Witches Hollow was a 62 acre farm in middle Tennessee that I lived on for 2 years with my dog Amy. I grew my own food, renovated the c. 1885 farmhouse, raised chickens, restored pre-civil war era limestone walls around the property. I miss this magical place very much, but it was too isolated for me, and i ultimately returned to the city life.
I dug these stones out of the creek that runs in front of the farmhouse to build a flowerbed for a perennial flower garden
Firepit and the 'brave little toaster" Vanagon
1930's tobacco barn with 6 mule stalls, and a milking station for the family cows.
Behind the barn, the road in and out would be awash with waterfalls and streams for days after a good rain
Oliver and I were hiking in the woods near his house (down the road from Witches Hollow) when we came upon a baby hawk that had been pushed from the nest. it seem stunned, and unafraid of us. we visited with it for a while, debated trying to rehabilitate it, but ultimately decided to let nature take her course.
this beauty was basking in the sunshine in the road when i came upon it returning from town. it was far enough away from the house and barn to not pester with it, but i did stop the car and take a few photos and have a conversation with it...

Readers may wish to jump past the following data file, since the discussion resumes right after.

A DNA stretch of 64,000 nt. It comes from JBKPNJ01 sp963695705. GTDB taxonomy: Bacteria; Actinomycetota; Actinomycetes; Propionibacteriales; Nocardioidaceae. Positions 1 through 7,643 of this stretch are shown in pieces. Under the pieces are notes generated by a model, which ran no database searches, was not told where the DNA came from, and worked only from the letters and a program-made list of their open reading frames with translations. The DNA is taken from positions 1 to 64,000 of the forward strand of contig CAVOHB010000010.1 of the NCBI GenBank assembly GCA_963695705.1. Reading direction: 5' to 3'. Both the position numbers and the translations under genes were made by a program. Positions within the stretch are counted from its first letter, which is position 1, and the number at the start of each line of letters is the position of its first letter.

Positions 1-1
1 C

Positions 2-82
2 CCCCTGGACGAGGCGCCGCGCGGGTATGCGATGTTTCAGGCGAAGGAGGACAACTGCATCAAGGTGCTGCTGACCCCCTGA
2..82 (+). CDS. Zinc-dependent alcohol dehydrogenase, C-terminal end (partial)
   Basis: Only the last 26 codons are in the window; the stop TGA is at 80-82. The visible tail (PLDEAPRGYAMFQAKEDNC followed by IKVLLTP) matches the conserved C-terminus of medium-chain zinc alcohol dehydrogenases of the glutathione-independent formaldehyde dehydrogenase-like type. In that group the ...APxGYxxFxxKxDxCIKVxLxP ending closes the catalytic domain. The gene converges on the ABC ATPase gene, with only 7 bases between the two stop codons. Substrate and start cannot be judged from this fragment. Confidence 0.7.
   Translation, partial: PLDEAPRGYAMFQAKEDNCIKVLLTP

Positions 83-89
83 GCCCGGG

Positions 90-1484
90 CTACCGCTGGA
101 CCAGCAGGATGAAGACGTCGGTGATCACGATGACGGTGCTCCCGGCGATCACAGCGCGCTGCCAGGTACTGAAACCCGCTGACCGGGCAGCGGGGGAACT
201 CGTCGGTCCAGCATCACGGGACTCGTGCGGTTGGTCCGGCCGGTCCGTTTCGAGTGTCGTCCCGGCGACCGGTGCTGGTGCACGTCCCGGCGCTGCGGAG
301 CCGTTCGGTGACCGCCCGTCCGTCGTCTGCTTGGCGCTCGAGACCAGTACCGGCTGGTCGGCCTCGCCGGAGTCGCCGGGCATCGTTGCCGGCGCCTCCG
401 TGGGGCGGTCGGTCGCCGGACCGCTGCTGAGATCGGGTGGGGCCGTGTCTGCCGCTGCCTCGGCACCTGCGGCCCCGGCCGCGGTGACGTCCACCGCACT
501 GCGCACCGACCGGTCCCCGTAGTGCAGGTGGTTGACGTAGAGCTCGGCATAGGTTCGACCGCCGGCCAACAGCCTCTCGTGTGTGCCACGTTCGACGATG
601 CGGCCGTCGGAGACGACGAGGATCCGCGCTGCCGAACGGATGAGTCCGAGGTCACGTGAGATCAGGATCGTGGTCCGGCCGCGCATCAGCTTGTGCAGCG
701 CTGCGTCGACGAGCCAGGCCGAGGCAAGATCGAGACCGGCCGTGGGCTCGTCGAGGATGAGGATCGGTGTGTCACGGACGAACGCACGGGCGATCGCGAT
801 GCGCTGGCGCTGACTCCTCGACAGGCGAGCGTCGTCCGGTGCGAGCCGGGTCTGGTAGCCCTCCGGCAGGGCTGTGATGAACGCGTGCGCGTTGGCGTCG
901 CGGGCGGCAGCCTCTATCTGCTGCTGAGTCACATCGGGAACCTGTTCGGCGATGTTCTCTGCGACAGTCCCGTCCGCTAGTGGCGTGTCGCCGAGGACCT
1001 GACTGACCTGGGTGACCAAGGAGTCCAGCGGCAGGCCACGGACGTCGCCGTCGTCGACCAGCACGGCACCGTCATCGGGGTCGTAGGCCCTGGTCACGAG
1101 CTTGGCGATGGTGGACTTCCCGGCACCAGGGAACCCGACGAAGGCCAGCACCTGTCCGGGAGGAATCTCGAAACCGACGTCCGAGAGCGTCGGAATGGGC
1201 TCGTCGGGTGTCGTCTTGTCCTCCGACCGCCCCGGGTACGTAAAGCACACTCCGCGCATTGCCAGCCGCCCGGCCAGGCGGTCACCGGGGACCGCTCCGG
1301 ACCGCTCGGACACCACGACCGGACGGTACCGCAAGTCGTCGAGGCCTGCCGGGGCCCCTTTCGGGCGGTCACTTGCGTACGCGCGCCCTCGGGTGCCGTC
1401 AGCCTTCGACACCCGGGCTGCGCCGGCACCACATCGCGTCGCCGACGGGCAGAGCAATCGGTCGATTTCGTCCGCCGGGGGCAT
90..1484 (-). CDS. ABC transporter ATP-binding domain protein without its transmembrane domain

This grotto was carved out by rainfall over the last couple of thousand years.... middle Tennessee used to be the floor of a large sea stretching from the Appalachias to the Ozarks a few million years ago... its not hard to find fossilized sea shells, coral and crinoids all over the place. I felt the sacredness of this space the first time i encountered it. this space was one of the largest draws to this particular piece of land for me.
i stacked this cairn as a marker to this place.. i wanted anyone that should come across it after i left to know that it was sacred and important to me... i would place fruits and vegetables from my garden as offerings here